Many Chicago area retirees are members of the Local 710 International Brotherhood of Teamsters Union currently receiving pensions from the Union’s sponsored pension plan. Frequently, pensioners call the Union office (which is shared with the pension fund’s office) to inquire if they may work in a particular job while receiving their pension. The Union’s response is usually that the pensioner cannot engage in work in the same industry as the pensioner’s former employment, or the work that was “Covered Employment” under the pension plan. A recent decision over what being “Retired” means may make those representations wrong, and entitle pensioners to receive their pensions while engaging in work which is not Covered Employment (i.e., employment with an employer who makes contributions to the Local 710 pension fund for your work).
In Schane v. International Brotherhood of Teamsters Union Local No. 710 Pension Plan, Mr. Schane’s employer stopped making contributions to the pension fund when Schane was 48 years old. Schane resigned from that employer at the age of 50, asking for enhanced pension benefits under the plan for retiring over age 50. The pension fund denied the claim, asserting “Retirement” as defined in the plan, occurs upon the cessation of covered employment. Interestingly, the plan also provides that a pensioner’s benefits will only be suspended if that pensioner is no longer “retired”, under the same definition of “retire” that makes a pensioner eligible to receive pension benefits. After Schane sued for the benefits under ERISA § 502(a), the court accepted the Pension Fund’s argument.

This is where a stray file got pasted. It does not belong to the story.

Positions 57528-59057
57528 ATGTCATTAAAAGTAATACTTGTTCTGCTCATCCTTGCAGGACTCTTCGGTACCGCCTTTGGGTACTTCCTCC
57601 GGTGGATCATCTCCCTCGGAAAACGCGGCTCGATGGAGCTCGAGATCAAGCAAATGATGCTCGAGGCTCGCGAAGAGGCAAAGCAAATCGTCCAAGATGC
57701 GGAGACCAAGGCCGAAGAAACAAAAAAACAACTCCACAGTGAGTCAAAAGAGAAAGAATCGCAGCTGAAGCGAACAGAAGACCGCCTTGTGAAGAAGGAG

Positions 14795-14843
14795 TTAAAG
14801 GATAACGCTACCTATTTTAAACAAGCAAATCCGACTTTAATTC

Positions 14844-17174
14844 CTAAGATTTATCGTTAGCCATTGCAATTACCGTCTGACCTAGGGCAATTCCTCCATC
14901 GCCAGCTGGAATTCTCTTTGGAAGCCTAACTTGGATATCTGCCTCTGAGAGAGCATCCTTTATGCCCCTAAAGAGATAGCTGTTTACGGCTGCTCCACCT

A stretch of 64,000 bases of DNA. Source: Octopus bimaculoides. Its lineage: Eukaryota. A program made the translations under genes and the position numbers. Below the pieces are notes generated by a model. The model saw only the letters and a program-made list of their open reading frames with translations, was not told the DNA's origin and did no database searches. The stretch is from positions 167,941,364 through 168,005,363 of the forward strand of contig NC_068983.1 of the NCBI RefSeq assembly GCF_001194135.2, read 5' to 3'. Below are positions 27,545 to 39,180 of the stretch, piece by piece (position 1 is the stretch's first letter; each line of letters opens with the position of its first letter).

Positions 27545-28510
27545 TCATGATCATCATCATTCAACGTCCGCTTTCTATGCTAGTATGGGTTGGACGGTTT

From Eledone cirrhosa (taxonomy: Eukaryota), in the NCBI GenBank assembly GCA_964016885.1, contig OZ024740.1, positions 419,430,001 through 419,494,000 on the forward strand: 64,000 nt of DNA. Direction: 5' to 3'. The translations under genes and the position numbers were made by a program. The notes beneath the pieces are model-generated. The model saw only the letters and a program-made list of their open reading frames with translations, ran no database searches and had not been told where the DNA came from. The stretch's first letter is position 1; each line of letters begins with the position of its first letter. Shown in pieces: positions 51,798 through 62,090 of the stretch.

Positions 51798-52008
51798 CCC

This decision may be problematic for the pension fund when pensioners inquire about engaging in other employment while receiving a pension. Under the doctrine of judicial estoppel, the pension fund may be prevented from taking inconsistent positions in litigation. What this means is that once the pension fund has successfully argued retired means the cessation of Covered Employment, the pension fund may not be able to turn around and argue you are no longer retired if you start work outside of Covered Employment after you already retired.
If you are a pensioner from the Local 710 International Brotherhood of Teamsters and are contemplating post-retirement employment but want to know if it will impact your pension benefits, the best thing to do is get a properly documented written determination from the Plan. The pension fund requires the notice give sufficient information from which the Trustees can determine whether the employment would mean you are no longer retired. If you have questions regarding the Local 710 Teamsters Pension Plan, contact an experienced ERISA lawyer.